The Fascinating Origins of Ireland's County Names

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The Fascinating Origins of Ireland's County Names

Table of Contents:

  1. Introduction
  2. The Counties of Ulster 2.1. County Donegal 2.2. County Derry 2.3. County Antrim 2.4. County Down 2.5. County Armagh 2.6. County Tyrone 2.7. County Fermanagh 2.8. County Monaghan 2.9. County Cavan
  3. The Counties of Leinster 3.1. County Louth 3.2. County Meath 3.3. County Westmeath 3.4. County Longford 3.5. County Offaly 3.6. County Laois 3.7. County Kilkenny 3.8. County Wexford 3.9. County Carlow 3.10. County Kildare 3.11. County Wicklow 3.12. County Dublin
  4. The Counties of Munster 4.1. County Kerry 4.2. County Cork 4.3. County Waterford 4.4. County Tipperary 4.5. County Limerick 4.6. County Clare
  5. The Counties of Connacht 5.1. County Galway 5.2. County Mayo 5.3. County Sligo 5.4. County Leitrim 5.5. County Roscommon
  6. Conclusion

The Origins and Meanings of Ireland's County Names

I. Introduction

Ireland, with its rich history and diverse cultural heritage, is a land of ancient tribes, invaders, and settlers. These influences can be seen in the names of its 32 counties. Each county has its own unique story and origin, reflecting the people, plants, geography, and history of the area. In this article, we will take a journey through Ireland's counties, exploring the origins and meanings of their names.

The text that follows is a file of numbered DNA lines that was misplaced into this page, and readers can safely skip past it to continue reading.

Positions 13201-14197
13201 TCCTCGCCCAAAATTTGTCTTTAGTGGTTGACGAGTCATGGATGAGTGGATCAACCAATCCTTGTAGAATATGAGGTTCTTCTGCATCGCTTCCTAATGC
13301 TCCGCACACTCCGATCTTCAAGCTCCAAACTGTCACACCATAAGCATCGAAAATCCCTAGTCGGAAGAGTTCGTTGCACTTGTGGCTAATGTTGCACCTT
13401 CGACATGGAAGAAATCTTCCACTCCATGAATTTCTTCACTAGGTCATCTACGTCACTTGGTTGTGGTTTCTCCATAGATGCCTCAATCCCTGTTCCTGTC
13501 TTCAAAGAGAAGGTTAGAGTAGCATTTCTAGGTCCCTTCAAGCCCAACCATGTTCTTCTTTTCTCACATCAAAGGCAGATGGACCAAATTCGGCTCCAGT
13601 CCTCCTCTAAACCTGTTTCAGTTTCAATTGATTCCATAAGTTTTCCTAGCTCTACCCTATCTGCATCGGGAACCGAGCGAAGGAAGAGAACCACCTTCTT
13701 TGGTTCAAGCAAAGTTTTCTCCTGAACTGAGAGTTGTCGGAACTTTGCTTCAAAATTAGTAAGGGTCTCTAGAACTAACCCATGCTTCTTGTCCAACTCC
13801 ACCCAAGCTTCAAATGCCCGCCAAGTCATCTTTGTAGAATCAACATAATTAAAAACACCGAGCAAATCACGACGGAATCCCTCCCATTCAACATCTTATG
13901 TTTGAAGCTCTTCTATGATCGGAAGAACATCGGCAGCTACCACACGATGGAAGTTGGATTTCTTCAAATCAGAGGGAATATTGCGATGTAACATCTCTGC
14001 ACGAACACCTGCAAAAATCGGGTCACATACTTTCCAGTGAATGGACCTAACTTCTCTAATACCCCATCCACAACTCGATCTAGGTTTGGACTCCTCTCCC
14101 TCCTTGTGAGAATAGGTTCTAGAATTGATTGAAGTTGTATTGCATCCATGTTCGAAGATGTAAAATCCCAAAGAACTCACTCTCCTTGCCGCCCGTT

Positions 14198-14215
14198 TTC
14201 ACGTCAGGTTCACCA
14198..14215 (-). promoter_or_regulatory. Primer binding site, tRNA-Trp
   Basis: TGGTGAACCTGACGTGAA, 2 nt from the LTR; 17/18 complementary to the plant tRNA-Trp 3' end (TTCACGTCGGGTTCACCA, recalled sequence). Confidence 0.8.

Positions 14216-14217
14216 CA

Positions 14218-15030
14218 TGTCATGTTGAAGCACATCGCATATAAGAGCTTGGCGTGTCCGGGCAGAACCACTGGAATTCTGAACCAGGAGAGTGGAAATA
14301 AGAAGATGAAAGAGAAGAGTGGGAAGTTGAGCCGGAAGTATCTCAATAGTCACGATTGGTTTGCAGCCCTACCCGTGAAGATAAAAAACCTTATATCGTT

II. The Counties of Ulster

  1. County Donegal: Dún na nGall - Stronghold of the foreigners or fort of the foreigners.
  2. County Derry: Doire - Oak Grove or Oak wood.
  3. County Antrim: Aontriom - Lone Ridge or long dwelling.
  4. County Down: An Dun - The fort.
  5. County Armagh: Ard Mhacha - Macha's height, referring to the ancient Irish goddess Macha.
  6. County Tyrone: Tir Eoghain - Land of Eoghan, after King Eoghan McNeil of the kingdom of Ailech.
  7. County Fermanagh: Fear Manach - The men of Manach, referring to the tribe of people that settled there.
  8. County Monaghan: Contae Muineachán - Hilly land or bushy hilly field.